“The deaths are very alarming. There’s no corner of the U.S. that’s been spared from the opioid epidemic, and college students are clearly vulnerable.”
Among the USC student deaths, all are men. Rates of drug overdose — as well as suicides — are higher among men than women, although experts are not sure why.
USC administrators have been engaged in a delicate balancing act as they notify students about the deaths without overburdening them with information in an attempt to quell rumors, offer mental health resources and also try to avoid triggering anyone who may be in the midst of a mental health crisis.
In the letter sent Tuesday night to USC students, Vice President for Student Affairs Winston Crisp and Chief Health Officer for Student Health Sarah Van Orman addressed the ongoing need for mental health services and noted the university’s plans to increase resources on campus with the addition Monday of a Department of Psychiatry practice at the student health center.
“We will continue to ensure that services are in place for your safety and well-being.”
Brittney Weissman, executive director of the National Alliance on Mental Illness Los Angeles County Council, said that emphasizing social connectedness will be essential for the USC community.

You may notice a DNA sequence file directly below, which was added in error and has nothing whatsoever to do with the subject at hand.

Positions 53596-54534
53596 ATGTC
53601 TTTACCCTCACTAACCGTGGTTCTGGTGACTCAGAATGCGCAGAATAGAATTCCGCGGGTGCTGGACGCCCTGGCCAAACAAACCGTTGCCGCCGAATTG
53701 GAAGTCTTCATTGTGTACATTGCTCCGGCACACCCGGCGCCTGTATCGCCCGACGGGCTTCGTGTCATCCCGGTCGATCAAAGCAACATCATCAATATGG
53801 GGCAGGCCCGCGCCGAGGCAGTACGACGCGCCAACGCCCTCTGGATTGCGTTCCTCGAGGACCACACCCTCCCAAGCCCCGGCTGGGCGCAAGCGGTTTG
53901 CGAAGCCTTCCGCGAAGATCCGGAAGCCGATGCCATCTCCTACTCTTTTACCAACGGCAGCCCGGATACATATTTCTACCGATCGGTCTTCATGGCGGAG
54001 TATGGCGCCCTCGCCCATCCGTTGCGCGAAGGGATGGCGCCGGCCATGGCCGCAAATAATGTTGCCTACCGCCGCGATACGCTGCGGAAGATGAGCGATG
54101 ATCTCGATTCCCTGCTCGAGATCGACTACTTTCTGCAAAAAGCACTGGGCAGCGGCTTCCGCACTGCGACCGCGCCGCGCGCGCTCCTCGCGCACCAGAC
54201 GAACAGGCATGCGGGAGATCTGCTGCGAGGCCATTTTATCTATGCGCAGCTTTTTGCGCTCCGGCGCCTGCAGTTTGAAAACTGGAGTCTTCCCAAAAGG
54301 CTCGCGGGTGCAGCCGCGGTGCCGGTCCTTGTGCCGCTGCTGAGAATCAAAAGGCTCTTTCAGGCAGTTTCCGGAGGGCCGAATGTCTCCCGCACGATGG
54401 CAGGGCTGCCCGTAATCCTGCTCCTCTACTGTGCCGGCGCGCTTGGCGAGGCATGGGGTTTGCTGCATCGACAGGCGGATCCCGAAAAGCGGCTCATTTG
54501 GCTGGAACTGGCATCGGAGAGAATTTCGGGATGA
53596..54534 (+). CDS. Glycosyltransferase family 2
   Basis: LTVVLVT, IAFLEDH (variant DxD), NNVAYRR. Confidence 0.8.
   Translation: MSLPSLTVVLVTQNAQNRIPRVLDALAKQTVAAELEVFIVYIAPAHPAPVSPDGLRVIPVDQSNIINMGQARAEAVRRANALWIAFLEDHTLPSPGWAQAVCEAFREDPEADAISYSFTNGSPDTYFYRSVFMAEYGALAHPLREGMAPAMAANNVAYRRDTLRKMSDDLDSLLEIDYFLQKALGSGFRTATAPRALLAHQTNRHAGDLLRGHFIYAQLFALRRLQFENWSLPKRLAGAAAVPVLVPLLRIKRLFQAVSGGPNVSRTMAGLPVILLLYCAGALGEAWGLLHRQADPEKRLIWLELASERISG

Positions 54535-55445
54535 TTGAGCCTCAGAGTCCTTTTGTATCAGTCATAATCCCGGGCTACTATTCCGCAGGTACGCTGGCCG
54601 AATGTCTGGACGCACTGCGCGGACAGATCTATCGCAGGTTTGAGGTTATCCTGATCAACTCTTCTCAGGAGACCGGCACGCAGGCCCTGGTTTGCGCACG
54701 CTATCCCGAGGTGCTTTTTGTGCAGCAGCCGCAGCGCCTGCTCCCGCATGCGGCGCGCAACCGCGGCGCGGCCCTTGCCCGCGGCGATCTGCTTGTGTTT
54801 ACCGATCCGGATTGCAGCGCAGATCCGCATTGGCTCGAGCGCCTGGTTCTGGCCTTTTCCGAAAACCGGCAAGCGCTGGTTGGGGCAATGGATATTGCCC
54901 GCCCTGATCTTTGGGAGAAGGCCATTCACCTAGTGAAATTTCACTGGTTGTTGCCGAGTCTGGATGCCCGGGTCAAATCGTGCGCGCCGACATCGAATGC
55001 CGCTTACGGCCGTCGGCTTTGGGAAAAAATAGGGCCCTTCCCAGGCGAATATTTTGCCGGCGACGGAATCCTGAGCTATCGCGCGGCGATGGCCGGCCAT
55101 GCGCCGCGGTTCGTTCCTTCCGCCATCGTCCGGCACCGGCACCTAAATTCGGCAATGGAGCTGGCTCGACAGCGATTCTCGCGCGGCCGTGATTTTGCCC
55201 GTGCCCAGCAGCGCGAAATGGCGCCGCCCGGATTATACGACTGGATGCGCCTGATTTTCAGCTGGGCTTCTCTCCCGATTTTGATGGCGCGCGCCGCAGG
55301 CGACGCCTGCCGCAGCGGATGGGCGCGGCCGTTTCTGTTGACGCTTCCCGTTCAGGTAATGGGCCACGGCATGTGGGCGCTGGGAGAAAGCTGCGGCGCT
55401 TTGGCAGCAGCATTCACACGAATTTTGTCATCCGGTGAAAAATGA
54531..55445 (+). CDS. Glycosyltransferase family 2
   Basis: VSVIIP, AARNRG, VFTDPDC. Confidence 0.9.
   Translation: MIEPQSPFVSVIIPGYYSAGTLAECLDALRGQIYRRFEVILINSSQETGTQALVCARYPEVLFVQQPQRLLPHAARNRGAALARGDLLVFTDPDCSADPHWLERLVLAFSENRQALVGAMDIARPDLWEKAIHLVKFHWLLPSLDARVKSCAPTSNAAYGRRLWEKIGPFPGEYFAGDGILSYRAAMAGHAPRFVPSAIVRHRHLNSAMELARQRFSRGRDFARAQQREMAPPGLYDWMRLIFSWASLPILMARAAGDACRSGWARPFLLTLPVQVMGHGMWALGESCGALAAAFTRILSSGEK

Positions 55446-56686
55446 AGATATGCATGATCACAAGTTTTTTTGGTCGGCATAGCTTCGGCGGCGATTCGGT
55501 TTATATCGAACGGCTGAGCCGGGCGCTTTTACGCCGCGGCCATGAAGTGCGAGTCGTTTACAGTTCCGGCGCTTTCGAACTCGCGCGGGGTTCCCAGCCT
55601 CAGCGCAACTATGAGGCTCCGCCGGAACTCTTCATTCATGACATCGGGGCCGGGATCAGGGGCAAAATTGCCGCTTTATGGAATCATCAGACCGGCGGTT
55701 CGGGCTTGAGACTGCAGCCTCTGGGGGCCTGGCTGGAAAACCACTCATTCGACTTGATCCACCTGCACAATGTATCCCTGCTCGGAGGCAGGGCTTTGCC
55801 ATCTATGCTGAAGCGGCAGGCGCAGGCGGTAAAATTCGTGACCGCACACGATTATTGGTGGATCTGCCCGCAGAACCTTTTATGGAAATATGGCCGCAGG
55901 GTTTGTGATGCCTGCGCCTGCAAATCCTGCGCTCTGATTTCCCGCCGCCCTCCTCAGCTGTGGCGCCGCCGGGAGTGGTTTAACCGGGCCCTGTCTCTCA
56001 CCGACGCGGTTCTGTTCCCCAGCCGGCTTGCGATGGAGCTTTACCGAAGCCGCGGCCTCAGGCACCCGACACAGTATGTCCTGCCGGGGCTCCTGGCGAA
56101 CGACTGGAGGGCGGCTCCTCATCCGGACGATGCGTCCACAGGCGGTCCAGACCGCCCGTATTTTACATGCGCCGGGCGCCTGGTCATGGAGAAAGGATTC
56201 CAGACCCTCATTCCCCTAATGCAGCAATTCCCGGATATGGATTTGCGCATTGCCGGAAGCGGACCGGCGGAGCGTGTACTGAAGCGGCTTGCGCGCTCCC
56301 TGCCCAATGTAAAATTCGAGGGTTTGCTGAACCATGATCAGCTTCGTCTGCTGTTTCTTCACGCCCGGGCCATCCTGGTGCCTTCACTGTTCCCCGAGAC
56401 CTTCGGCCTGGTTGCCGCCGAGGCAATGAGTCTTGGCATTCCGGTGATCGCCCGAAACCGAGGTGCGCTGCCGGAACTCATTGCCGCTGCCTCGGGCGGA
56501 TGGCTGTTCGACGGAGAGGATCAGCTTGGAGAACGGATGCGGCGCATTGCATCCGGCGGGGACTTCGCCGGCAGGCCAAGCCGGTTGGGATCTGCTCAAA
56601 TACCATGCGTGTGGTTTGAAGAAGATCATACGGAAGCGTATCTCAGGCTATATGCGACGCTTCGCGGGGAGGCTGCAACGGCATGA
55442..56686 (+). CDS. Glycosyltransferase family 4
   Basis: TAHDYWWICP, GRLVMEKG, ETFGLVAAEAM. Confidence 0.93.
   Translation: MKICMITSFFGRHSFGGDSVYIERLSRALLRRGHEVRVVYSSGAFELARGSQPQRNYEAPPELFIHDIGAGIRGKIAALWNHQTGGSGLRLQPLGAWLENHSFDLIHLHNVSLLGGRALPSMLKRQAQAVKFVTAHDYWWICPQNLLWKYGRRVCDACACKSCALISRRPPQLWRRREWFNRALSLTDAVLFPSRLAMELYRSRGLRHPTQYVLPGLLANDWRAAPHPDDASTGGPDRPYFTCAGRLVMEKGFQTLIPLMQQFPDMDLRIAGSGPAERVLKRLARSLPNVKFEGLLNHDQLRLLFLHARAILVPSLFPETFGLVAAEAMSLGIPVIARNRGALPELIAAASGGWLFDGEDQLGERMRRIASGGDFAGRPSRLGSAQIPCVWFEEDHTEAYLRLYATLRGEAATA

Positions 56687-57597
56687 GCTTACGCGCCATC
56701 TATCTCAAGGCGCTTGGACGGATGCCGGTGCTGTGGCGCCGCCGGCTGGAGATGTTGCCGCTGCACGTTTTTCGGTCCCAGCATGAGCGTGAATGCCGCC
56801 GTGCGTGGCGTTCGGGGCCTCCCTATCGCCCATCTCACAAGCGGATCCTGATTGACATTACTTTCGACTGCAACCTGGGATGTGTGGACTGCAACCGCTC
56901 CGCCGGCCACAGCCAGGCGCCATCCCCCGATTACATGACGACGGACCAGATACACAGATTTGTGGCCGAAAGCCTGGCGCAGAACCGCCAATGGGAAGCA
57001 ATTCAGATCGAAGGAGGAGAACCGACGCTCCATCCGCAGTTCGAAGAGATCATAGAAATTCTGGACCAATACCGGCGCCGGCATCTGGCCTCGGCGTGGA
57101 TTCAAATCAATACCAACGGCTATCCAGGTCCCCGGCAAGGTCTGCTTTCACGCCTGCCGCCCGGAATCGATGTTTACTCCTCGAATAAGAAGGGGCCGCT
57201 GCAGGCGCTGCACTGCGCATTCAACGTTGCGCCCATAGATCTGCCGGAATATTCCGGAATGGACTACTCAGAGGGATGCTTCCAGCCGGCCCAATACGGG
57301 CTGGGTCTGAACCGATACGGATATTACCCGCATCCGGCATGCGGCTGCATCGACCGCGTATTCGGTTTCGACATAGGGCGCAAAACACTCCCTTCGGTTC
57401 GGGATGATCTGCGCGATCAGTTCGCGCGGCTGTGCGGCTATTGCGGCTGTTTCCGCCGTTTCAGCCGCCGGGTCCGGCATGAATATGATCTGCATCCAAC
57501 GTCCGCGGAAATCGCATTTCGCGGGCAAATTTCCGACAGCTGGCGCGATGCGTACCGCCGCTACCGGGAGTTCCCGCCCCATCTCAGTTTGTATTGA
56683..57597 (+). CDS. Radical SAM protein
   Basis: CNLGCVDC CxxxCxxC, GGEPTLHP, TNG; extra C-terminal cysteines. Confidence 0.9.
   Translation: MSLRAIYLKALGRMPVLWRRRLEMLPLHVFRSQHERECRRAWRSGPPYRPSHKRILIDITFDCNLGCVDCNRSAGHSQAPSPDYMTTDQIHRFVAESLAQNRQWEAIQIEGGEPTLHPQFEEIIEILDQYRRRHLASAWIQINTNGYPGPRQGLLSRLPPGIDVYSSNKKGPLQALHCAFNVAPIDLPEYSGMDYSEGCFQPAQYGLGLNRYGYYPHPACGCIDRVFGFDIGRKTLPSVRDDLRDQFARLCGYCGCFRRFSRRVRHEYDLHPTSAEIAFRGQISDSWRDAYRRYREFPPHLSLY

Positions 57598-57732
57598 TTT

In general, support systems are vital because college is a transitional period and people may feel a lot of pressure to succeed, she said. And now, as students are dealing with the trauma of the recent deaths, those bonds are more important than ever.
“I cannot imagine losing nine friends or classmates in the span of months,” she said. “It’s devastating.”
Weissman said that students should pay attention to their anxiety levels and use self-care strategies and that officials should ensure mental health resources are available to students, with no barriers.
Folt said USC has increased the number of mental health professionals by nearly 50% since she arrived on campus in July.
“No death is something we want to live with and no unhappy student that cannot get their work done is what we want,” she said. “So constant, constant attention is needed. “
Officials said additional resources from faculty and counselors at Keck Medicine School and other schools across the university are offering assistance, as the community continues to grapple with the deaths.
Weissman said students who are struggling may become withdrawn or engage in risky behaviors. People may stop their daily routines, such as going to class, showing up to sports practices or brushing their teeth.
Half of a person’s mental health challenges show up by their 14th birthday, Weissman noted, and 75% by age 24. So college can be the perfect time to start seeking help, she said.
“Early intervention is key to a more positive trajectory for your life,” she said. “The earlier, the better.”